The Health and Human Services Department's proposed $81 billion discretionary budget for fiscal 2011 includes a few nuggets of increased IT spending.
The Health and Human Services Department is proposing to increase key investments in information technology in fiscal 2011, while its overall discretionary spending would rise by only 2.3 percent, to $81.3 billion.
Among the IT initiatives highlighted by HHS officials is the Centers for Medicare and Medicaid Services' plan to receive $110 million in new funding for a new, comprehensive Health Care Data Improvement Initiative, according to an "HHS Budget in Brief" document released Feb. 1.
The goal is to transform CMS’ data environment “from one focused primarily on claims processing to one also focused on state-of-the-art data analysis and information sharing,” the budget document states. The money will contribute to improvements to system security, value-based purchasing, increasing analytic capabilities and data sharing.
The HHS budget request includes $78 million, an increase of $17 million, for the Office of the National Coordinator for Health Information Technology, the document states. That funding will go to coordinate federal health IT efforts and to implement and evaluate the $20 billion in economic stimulus law incentives for providers who adopt and use electronic health record systems.
The Agency for Healthcare Research and Quality would receive an increase of $261 million, including program support costs, for new research projects. “This funding will support the generation, translation, and dissemination of research that will improve health care quality and efficiency by providing patients and clinicians with evidence-based information to enhance medical decision-making,” the budget request states.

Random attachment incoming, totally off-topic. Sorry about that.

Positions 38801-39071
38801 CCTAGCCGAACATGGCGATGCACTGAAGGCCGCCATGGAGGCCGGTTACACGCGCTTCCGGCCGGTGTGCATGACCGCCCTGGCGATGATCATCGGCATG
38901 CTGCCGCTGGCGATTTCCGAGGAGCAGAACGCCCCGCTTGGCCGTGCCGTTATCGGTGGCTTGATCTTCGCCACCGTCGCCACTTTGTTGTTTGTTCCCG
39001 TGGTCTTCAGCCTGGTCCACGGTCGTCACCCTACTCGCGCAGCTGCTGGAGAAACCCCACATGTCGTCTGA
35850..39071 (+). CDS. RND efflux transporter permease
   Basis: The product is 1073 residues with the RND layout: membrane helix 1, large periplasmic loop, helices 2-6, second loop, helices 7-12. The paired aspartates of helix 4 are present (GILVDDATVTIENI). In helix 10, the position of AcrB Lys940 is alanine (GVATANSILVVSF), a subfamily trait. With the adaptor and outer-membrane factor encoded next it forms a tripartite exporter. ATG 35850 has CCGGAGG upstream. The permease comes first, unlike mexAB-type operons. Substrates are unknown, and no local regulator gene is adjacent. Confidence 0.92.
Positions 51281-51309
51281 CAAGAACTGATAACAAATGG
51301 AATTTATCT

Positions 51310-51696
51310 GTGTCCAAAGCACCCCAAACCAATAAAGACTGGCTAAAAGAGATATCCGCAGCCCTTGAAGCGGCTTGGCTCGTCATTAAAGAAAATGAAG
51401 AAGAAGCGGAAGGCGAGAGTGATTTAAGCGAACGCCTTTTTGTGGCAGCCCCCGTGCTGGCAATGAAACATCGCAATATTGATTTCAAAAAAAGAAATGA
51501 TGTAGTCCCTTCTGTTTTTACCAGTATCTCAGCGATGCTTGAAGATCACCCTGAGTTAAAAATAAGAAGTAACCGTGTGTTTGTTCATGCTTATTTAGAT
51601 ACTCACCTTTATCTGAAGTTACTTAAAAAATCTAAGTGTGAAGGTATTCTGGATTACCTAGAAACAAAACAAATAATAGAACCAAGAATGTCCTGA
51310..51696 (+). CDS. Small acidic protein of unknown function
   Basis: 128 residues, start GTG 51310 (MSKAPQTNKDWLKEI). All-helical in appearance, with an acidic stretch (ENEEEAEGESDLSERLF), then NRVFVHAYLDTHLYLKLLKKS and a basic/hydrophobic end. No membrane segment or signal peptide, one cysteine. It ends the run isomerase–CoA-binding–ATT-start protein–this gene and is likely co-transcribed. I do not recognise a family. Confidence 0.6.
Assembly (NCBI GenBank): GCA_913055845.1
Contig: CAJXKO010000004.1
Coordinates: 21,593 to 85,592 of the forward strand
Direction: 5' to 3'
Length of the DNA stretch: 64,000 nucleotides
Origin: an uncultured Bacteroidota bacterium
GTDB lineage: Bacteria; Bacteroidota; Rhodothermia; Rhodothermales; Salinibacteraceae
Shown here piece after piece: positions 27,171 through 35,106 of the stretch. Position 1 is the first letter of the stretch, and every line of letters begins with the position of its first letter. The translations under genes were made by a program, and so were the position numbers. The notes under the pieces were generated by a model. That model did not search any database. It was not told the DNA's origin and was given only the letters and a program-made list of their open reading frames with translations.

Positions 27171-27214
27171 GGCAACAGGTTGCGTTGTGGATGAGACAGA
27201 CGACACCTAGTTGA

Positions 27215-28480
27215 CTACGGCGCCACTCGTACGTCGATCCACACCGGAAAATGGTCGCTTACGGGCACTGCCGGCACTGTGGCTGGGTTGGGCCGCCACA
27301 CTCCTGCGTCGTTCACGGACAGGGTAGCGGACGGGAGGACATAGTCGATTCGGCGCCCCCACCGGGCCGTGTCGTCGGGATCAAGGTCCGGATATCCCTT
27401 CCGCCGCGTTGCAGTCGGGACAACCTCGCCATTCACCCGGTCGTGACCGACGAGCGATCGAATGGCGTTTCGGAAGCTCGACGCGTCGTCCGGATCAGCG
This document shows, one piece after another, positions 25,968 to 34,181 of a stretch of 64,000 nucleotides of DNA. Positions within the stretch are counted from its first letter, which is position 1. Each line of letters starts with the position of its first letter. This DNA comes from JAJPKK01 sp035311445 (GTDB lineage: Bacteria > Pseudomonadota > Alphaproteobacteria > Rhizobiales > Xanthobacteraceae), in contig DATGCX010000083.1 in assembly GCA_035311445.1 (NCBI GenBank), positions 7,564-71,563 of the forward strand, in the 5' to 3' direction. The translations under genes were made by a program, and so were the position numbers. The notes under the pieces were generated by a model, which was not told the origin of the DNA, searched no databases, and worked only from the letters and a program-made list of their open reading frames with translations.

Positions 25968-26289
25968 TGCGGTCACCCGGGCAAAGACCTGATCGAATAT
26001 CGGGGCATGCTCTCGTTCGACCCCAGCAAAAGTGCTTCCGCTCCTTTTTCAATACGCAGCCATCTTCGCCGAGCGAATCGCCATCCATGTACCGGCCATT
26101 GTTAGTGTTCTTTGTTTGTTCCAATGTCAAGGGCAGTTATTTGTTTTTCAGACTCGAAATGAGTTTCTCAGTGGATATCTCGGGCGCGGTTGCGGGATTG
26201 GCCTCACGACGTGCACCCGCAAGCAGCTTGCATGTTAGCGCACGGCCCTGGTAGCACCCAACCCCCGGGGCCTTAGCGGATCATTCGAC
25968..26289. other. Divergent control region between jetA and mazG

The food safety budget would increase by $327 million, to $1.4 billion in total, an increase of 30 percent, under the president’s budget request. This funding would be directed to both the Food and Drug Administration and the Centers for Disease Control and Prevention for food safety efforts, including electronic monitoring and surveillance.
The HHS budget proposal includes $162 million for CDC’s health statistics program, an increase of $23 million, to improve CDC’s ability to collect health data. It supports the development of electronic birth and death records and of national health surveys.
In addition, the CDC would receive $20 million for an initiative to use health data to inform decision-making and research on chronic diseases. This research will be applied in 10 of the largest U.S. cities.
The HHS budget proposal includes $162 million for CDC’s health statistics program, an increase of $23 million, to improve CDC’s ability to collect health data. It supports the development of electronic birth and death records and national health surveys.
The National Institutes for Health would receive $32.2 billion for biomedical research, an increase of $1 billion. This would go primarily to five high-priority projects: genomics and high-throughput technologies, translating basic science into new and better treatments; reinvigorating the biomedical research community; using science to enable health care reform; and global health.
In another line item, the Indian Health Service would receive an additional $4 million to support secure data exchange, according to the budget documents.
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